's Forum Archives - General

Archive Home >> General(1 2 3 4 5 6 7 8 9 10 11 12 13 14 15 16 17 18 19 20 21 22 23 24 25 26 27 28 29 30 31 32 33 34 35 36 )

Pain behind my right knee(15 posts)

Pain behind my right kneeBQ
Jul 12, 2001 11:29 AM
I've been inching up the mileage on my daily rides -- nothing too exotic, no more than a 10-20% increase in a week. Last week my daily ride was 25 miles. This week, as I've begun 30 milers, the back of my right knee starts to hurt around the 25th mile or so. Actually, it's not the knee, but the back of the leg where the knee is. My left knee/leg are fine. If I stay off the bike, the pain goes away in a couple of days.

One book I have said that if my saddle is too high it could cause exactly these kinds of symptoms. I was wondering if perhaps I've been on the threshold of feeling this and the increase in miles now demands a lower seat position. Or perhaps a 5 mile jump on the daily ride was too much too soon.

Has this happened to any of you? If so, how did you solve the problem? Am I on the right track thinking about lowering the saddle a bit?

Any suggestions would be welcomed. I'm tired of the pain and I want to keep riding!
re: Pain behind my right kneeLC
Jul 12, 2001 11:40 AM
Lower the saddle!
re: Pain behind my right kneejschrotz
Jul 12, 2001 11:52 AM
Lower the saddle, but do so gradually. Don't make any drastic changes in height. Lower it just a couple of millimeters before going out on your next ride, and see if the pain returns. If not, you're probably ok. If it does, lower it another few millimeters before the next ride.
why gradually?Jiggy
Jul 12, 2001 1:29 PM
It seems to me that you can have a too low saddle with minimal problems, but too high is too high (and painful in this case, if that is indeed the culprit). I'd lower by a cm or so, then if that was OK I'd start raising it gradually until the pain returned and then go back to previous pain-free height. By keeping it too high (again, assuming this is the culprit) it may take weeks to get rid of the pain, especially since he needs some recovery time between rides. Just remember that by lowering the saddle you are also moving it forward, so a slight nudge back on the rails may be required.
For sure...BQ
Jul 12, 2001 5:41 PM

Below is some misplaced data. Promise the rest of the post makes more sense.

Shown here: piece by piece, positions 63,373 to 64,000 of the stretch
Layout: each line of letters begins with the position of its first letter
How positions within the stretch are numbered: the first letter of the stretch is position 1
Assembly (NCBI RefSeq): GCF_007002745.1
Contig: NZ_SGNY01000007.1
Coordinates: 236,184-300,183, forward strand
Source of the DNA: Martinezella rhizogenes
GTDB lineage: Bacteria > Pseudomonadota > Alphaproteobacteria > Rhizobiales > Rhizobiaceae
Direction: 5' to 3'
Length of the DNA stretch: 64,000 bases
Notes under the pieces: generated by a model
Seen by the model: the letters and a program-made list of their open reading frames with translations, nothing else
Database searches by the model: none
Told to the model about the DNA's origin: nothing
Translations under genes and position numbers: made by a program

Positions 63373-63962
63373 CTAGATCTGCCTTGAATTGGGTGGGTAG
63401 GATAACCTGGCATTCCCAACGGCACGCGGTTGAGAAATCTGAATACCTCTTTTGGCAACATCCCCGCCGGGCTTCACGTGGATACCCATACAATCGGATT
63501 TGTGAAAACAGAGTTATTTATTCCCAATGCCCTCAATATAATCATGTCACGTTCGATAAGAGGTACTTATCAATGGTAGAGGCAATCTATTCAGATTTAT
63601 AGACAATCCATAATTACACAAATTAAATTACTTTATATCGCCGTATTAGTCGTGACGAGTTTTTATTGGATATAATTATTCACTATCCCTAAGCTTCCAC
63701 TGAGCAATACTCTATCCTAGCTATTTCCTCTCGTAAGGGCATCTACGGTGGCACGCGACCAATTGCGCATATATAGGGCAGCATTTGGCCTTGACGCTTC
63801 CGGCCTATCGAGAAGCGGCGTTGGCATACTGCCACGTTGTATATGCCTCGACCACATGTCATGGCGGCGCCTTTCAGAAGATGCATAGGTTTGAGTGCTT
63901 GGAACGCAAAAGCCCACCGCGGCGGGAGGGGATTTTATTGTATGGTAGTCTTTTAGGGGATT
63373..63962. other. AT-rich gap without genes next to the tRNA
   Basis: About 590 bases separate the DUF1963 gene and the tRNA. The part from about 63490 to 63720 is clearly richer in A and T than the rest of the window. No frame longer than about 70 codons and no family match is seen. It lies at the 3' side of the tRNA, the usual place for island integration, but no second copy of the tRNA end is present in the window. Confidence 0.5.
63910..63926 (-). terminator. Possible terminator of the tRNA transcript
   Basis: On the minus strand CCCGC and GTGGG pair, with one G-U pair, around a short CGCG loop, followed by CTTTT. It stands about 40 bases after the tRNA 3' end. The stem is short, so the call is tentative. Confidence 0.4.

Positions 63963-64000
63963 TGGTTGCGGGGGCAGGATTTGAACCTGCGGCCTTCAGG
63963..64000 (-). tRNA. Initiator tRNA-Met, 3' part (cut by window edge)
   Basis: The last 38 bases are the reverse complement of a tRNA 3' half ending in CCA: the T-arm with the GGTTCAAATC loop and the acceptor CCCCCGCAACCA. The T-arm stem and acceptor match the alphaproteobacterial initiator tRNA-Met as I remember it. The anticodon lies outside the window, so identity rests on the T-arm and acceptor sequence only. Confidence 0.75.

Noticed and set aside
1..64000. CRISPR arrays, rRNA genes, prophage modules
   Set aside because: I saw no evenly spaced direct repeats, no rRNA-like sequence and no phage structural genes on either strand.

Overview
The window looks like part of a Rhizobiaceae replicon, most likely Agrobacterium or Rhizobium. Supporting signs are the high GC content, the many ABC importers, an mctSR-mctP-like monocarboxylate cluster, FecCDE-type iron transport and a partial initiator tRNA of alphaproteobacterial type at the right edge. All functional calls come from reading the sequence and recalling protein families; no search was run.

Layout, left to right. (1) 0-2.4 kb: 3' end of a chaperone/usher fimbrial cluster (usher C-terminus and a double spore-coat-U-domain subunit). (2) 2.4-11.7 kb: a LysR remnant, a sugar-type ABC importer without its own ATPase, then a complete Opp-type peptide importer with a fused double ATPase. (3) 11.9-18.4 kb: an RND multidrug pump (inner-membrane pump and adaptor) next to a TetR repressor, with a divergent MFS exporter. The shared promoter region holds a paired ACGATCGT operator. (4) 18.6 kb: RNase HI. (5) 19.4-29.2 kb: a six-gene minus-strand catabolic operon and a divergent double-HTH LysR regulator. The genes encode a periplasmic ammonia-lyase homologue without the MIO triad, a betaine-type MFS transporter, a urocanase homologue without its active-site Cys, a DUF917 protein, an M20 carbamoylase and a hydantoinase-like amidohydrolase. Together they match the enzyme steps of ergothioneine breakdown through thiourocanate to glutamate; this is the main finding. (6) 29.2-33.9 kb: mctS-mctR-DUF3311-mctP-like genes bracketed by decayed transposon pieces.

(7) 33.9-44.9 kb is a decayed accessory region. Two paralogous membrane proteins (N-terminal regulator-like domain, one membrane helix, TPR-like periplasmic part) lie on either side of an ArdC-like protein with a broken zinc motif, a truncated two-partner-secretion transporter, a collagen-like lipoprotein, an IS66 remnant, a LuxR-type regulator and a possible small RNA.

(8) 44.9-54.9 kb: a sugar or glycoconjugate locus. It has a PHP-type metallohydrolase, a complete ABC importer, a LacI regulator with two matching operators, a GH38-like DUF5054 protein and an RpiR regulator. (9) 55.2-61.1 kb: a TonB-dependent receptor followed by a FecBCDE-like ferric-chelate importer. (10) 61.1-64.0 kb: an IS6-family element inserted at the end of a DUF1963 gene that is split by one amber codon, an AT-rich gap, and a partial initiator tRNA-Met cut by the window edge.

I'm gonna try lowering the seat. And thanks for the tip about moving the saddle further back on the rails. Hadn't thought of that. I hope you're wrong about this taking weeks for recovery. It would really stink to have to kick back for recovery purposes. Still, pain is a message from your body saying "Hey, cut it out!" I'll hit the road at a more leisurely pace until I figure this out.
re: why gradually?jschrotz
Jul 12, 2001 6:45 PM
Actually you can injure your knee just as easily by having your saddle too low. I don't think his current position is too far off if he's only been experiencing pain after a certain amount of mileage. When your saddle is too low the pain is experienced on the front of the knee, whereas if the saddle is too high, the pain is in the back of the knee as in this case. As a general rule, you should never make drastic changes in your position if you've been riding in that position for an extended period of time.
Same exact problem.Mabero
Jul 12, 2001 11:56 AM
I had the same exact problem. For me it didn't hurt but was uncomfortable and became sore after rides. For me it was a combination of doing longer rides on a bike that was fitting me correctly. To have a general idea, I was riding on a 58cm bike and I now ride on a 63cm.

For me it isn't so much the saddle height but it becomes the saddle to stem difference as it rises. On my old Bianchi it was close to 6.5 inches! This makes your body look like an upside down 'V'. Therefore (chain reaction) it stretches the tendons and muscles behind the knee. It made my knee have a slight snapping sensation. But once I got on a better bike that was sized for me it has greatly minimized.

Also what has helped me is the difference from riding in spd pedals to finally having (and loving) a pair LOOKs. Better float, better pedal, and comfortable.

Try raising the stem so that the difference is less. I now have about a 2 inch difference (just by looking though) and this I think has really helped me.

If it didn't go away for me with the new bike I was going to see a PT or an Orthopedist.

Also another thing to consider is if you are cranking your gears at a low RPM. If you are then you could be just killing your legs/knees by smashing gears...especially uphills. That would be interesting to find out. Just bring a stopwatch and you can calculate it on the fly.